Many drugs that are in circulation for acne treatment also turn out to be effective against other diseases and conditions. Because both bacteria and inflammation contribute to acne, acne medications typically have antibiotic or anti-inflammatory properties. And their widespread use means that researchers already know plenty about their safety and possible side effects. They just have to match them to other diseases.
That's what happened with minocycline. Researchers at the University of Calgary determined that this drug can slow the progression of relapsing-remitting multiple sclerosis (MS) in people who are beginning to develop symptoms of the disease. After six months of treatment, the participants who received 100 mg of minocycline twice a day experienced a 27.6% reduction in their chances of developing full-blown MS. Some even saw their symptoms disappear altogether with the medication.
While this is good news for those patients, there are some significant downsides to this treatment option. The first is that it seems to work best if you catch your symptoms early. We don't know as much about whether it will help people whose MS has already progressed. Second, it requires you to be on an antibiotic for an extended period of time — possibly for years. If you've been a reader for long, you know how I feel about that. The havoc this will wreak for your gut bacteria could cause a whole new host of issues.
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The good news is that you don't have to choose the lesser of two evils. A few years ago, I met an Italian doctor named Dr. Vincenzo Simonetti who is getting tremendous results with MS patients. In fact, disease progression stops in 100% of his patients. And 90% of them experience complete remission – usually within about three months.
Dr. Simonetti offers his patients a special form of ozone therapy that he does twice a week until the symptoms disappear. This usually takes about 6-12 weeks. Once the symptoms are gone, he gradually reduces the treatments until the patient gets to the point that they are no longer needed. The treatments are natural, easy to do, completely without side effects, and inexpensive.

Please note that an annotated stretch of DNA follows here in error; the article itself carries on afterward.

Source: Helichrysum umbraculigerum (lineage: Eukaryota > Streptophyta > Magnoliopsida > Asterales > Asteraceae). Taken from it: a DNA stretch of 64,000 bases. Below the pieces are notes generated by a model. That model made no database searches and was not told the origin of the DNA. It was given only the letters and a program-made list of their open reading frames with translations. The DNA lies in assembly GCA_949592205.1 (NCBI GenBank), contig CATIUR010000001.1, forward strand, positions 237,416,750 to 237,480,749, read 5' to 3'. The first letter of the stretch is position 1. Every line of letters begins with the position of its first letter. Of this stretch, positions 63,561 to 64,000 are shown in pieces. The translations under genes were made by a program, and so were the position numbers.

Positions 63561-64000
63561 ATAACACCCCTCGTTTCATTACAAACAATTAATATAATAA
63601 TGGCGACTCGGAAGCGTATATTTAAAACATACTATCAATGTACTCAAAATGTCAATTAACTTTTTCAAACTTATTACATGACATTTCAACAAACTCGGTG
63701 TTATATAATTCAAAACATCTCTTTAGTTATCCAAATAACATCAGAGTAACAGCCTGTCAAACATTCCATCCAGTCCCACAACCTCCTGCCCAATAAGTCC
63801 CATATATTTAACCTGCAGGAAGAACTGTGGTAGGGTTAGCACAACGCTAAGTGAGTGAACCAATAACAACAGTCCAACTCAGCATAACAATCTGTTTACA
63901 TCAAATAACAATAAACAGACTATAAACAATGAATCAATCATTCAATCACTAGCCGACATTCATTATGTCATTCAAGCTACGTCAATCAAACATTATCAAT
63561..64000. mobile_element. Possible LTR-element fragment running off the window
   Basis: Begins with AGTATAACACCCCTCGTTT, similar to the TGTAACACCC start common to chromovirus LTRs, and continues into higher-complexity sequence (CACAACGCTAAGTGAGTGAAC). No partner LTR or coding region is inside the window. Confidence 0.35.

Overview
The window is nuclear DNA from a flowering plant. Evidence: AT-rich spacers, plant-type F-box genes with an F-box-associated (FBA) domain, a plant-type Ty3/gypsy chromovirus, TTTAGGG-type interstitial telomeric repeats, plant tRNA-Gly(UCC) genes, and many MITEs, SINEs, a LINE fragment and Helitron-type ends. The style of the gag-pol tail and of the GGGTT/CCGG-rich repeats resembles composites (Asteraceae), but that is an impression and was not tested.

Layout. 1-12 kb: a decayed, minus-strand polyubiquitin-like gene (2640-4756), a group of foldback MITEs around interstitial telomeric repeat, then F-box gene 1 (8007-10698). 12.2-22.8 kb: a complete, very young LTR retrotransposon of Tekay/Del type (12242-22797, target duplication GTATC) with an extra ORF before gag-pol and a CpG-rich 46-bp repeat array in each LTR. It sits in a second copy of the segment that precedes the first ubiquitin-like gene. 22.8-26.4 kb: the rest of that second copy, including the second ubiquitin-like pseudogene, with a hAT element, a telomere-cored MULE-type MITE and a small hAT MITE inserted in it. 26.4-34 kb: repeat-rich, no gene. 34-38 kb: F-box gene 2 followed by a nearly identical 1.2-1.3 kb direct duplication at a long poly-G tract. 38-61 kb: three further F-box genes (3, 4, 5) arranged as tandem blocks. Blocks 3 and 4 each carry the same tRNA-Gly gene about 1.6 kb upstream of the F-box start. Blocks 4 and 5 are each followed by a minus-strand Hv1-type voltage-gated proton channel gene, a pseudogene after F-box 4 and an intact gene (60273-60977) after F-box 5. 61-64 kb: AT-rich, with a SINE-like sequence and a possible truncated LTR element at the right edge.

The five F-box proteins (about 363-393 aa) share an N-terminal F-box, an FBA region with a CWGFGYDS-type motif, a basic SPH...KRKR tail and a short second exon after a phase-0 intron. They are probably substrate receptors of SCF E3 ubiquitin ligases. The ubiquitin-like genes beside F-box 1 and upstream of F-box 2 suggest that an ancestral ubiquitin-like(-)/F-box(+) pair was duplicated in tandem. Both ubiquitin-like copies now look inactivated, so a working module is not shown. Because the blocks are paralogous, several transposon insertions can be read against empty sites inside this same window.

Here's why they work: this method increases the activity of cytochrome c oxidase in the brain. Cytochrome c oxidase is also known as complex five in the electron transfer energy-producing system in the mitochondria of cells. It's essential to the production and maintenance of myelin, and it's activity is significantly low in patients with MS. Myelin is a fatty white substance that surrounds the axon of some nerve cells, forming an electrically insulating layer. The nervous system requires it for proper functioning. But patients with MS cannot produce myelin effectively. Improving the function of cytochrome c oxidase may be what allows these patients to produce myelin and restore neurological function.
Dr. Simonetti is also very careful to make sure that patients avoid milk products and gluten, and he detoxifies them all from heavy metals, particularly mercury. Every single element of his protocol is 100% safe. This treatment isn't widely available yet, but we're working to change that. If you have MS, talk to your doctor about Dr. Simonetti and ozone therapy. You can find more information about this remarkable treatment option and find doctors trained in the therapy by visiting aaot.us.
Yours for better health,
Frank Shallenberger, MD